China Development Forum Sees Muted American Participation

China Development Forum Sees Muted American Participation
Tim Cook and former Chongqing Mayor Huang Qifan at Apple's Jiefangbei in 2016 (Junyi Lou)

The Lede: Organizers of the three-day China Development Forum say that while a hundred foreign representatives of various countries have registered for the event, notably few U.S. companies will be in attendance.

What We Know:

  • The summit will take place from March 25 to 27. In the first fully in-person China Development Forum since 2019, corporate leaders including Apple’s Tim Cook and Pfizer’s Albert Bourla are scheduled to be physically present as well as Bridgewater Associates founder Ray Dalio, Invesco’s President Martin Flanagan, and Blackstone’s CEO Steve Schwarzman. However, the bulk of the confirmed attendees are not from the US.
  • Some American companies are opting to withhold the attendance of higher-ups and sending lower-level executives instead or meeting with individual stakeholders on the sidelines of the event such as a Beijing-based policy research group’s slated meeting with a representative from Tesla.
  • Despite the declining sentiment, business and trade ties between the world’s two biggest economies remain substantial. Total merchandise trade between China and the US edged up on the year to around $700 billion in 2022

The Background: Before the pandemic, China had been an attractive consumer market for business. However, the global business sentiment toward China has deteriorated during its strict COVID Zero policies that severely hampered its economy. Foreign companies experienced disruptions in their Chinese operations for months at a time which resulted in global supply chain delays. Lockdowns, pandemic infections, and worker riots contributed to production deficits among some of the biggest names like Apple. Big-name companies like Vanguard Group have already shuttered business in China.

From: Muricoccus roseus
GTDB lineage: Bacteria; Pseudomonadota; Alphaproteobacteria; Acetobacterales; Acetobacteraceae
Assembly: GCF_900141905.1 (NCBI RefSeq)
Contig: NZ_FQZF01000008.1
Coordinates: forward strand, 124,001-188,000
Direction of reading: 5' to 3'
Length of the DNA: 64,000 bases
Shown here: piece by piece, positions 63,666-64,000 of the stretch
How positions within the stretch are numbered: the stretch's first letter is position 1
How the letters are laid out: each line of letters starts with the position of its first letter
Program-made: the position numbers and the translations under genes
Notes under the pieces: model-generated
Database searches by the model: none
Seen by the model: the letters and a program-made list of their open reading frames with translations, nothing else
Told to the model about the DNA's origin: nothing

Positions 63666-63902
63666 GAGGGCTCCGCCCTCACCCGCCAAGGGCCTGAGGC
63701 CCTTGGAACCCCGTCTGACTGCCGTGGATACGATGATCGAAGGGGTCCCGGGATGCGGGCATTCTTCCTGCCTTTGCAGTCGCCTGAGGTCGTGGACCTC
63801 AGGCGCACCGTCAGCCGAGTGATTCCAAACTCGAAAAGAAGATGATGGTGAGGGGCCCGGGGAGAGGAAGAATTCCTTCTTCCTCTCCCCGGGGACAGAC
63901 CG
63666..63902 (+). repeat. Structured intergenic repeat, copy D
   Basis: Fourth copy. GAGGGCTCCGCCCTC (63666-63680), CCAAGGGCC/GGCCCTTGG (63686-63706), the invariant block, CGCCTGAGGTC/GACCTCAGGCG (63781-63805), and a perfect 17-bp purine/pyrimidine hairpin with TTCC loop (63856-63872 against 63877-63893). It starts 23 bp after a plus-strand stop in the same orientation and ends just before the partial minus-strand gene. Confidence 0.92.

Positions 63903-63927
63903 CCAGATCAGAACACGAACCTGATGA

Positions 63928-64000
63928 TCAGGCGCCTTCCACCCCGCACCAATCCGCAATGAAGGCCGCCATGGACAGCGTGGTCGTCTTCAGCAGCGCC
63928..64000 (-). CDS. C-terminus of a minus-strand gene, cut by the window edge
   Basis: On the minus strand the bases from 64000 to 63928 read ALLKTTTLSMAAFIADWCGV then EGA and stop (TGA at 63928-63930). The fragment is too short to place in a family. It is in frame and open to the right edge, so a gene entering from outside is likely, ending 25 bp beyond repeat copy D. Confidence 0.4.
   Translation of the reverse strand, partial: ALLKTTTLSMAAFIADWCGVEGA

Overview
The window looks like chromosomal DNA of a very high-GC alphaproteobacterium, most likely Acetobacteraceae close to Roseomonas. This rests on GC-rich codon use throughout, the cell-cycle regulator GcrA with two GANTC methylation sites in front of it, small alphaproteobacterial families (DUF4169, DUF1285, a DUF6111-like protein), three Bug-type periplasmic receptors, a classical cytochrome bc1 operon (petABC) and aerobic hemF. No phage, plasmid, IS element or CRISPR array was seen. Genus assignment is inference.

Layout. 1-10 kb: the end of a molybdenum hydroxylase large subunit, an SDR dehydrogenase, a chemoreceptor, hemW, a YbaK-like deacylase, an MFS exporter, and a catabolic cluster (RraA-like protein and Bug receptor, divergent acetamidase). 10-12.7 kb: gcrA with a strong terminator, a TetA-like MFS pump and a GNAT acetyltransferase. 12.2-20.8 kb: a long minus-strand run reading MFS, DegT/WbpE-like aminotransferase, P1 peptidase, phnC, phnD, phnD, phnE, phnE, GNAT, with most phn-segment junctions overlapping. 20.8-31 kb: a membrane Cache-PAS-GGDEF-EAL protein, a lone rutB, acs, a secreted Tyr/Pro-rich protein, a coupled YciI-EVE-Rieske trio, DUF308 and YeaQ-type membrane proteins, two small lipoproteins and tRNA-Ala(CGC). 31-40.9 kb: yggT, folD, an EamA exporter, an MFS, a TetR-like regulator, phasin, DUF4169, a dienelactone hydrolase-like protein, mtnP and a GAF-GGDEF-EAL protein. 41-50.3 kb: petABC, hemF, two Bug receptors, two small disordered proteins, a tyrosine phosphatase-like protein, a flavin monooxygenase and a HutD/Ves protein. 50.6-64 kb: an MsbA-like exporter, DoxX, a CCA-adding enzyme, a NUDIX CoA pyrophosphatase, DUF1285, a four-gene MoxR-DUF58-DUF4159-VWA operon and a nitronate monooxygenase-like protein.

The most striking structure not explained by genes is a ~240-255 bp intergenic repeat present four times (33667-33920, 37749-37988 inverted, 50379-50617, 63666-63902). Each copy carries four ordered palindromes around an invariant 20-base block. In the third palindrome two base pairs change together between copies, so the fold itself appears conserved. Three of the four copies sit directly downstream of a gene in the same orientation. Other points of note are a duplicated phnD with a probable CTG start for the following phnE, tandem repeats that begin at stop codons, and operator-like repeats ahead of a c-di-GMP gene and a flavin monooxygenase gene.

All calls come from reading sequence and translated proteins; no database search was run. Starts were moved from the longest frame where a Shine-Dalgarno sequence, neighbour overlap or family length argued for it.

Likely Outcomes:

  • While American companies hold back on their representation at major Chinese-hosted trade and economic gatherings, firms originating in non-U.S. and aligned countries may view this as an opportunity to diversify their reach while taking advantage of China’s re-opening to prioritize business in China into the future.
  • If the climate of tension between China and the U.S. continues to deteriorate, future such summits will experience a further decline in U.S. attendance, especially if more trade barriers are erected in economic competition. Some American companies have already reorganized important supply chain links and this trend will certainly continue as business in China becomes increasingly difficult to manage. Sentiment will take many years to turn around if they do at all, but other American companies remain optimistic for their specific industries and hope to shrug off the obstacles.


“It is increasingly challenging for companies to navigate the expectations of consumers and stakeholders in China and abroad, and in some cases that may be weighing on decisions about visiting China at this time,” – Sean Stein, Chairman of the American Chamber of Commerce in Shanghai

“I don’t think the Americans are going to sit it out, but they’re probably going to do whatever they can to stay in the background and out of the limelight.” – Francis Bassolino, Managing Partner at Alaris Consultancy in Shanghai

Good Reads:

Tim Cook and Ray Dalio Among Few US Chiefs Attending China Business Summit (Bloomberg)

US businesses shy about attendance at China’s Davos (Financial Times)